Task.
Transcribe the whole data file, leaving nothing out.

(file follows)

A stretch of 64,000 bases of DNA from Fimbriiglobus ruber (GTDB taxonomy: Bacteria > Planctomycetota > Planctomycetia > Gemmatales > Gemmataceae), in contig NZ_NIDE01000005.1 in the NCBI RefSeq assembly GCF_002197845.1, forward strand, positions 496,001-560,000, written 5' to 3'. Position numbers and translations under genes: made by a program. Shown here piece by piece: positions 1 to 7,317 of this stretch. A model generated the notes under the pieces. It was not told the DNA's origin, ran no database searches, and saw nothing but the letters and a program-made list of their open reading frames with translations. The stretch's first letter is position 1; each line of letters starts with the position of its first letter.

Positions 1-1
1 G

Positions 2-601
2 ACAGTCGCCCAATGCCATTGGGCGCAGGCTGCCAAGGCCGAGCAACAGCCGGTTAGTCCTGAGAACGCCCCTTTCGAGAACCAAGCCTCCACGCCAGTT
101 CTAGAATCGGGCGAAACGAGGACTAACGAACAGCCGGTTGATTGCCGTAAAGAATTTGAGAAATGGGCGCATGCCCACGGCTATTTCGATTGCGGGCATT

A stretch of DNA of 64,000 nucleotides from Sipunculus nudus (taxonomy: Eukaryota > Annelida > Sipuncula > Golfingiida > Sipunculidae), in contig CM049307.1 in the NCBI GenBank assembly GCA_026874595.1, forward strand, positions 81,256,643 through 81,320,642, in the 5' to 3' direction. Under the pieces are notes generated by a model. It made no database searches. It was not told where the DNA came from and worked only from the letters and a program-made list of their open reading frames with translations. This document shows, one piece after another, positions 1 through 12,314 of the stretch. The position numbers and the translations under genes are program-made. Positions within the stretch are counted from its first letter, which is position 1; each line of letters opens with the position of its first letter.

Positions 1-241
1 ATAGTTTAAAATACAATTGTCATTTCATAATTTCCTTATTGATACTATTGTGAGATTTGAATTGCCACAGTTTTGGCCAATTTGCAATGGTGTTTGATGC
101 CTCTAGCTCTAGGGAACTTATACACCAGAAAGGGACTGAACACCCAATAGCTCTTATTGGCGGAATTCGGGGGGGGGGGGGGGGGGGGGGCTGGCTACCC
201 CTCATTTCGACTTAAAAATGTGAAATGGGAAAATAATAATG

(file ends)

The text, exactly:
A stretch of 64,000 bases of DNA from Fimbriiglobus ruber (GTDB taxonomy: Bacteria > Planctomycetota > Planctomycetia > Gemmatales > Gemmataceae), in contig NZ_NIDE01000005.1 in the NCBI RefSeq assembly GCF_002197845.1, forward strand, positions 496,001-560,000, written 5' to 3'. Position numbers and translations under genes: made by a program. Shown here piece by piece: positions 1 to 7,317 of this stretch. A model generated the notes under the pieces. It was not told the DNA's origin, ran no database searches, and saw nothing but the letters and a program-made list of their open reading frames with translations. The stretch's first letter is position 1; each line of letters starts with the position of its first letter.

Positions 1-1
1 G

Positions 2-601
2 ACAGTCGCCCAATGCCATTGGGCGCAGGCTGCCAAGGCCGAGCAACAGCCGGTTAGTCCTGAGAACGCCCCTTTCGAGAACCAAGCCTCCACGCCAGTT
101 CTAGAATCGGGCGAAACGAGGACTAACGAACAGCCGGTTGATTGCCGTAAAGAATTTGAGAAATGGGCGCATGCCCACGGCTATTTCGATTGCGGGCATT

A stretch of DNA of 64,000 nucleotides from Sipunculus nudus (taxonomy: Eukaryota > Annelida > Sipuncula > Golfingiida > Sipunculidae), in contig CM049307.1 in the NCBI GenBank assembly GCA_026874595.1, forward strand, positions 81,256,643 through 81,320,642, in the 5' to 3' direction. Under the pieces are notes generated by a model. It made no database searches. It was not told where the DNA came from and worked only from the letters and a program-made list of their open reading frames with translations. This document shows, one piece after another, positions 1 through 12,314 of the stretch. The position numbers and the translations under genes are program-made. Positions within the stretch are counted from its first letter, which is position 1; each line of letters opens with the position of its first letter.

Positions 1-241
1 ATAGTTTAAAATACAATTGTCATTTCATAATTTCCTTATTGATACTATTGTGAGATTTGAATTGCCACAGTTTTGGCCAATTTGCAATGGTGTTTGATGC
101 CTCTAGCTCTAGGGAACTTATACACCAGAAAGGGACTGAACACCCAATAGCTCTTATTGGCGGAATTCGGGGGGGGGGGGGGGGGGGGGGCTGGCTACCC
201 CTCATTTCGACTTAAAAATGTGAAATGGGAAAATAATAATG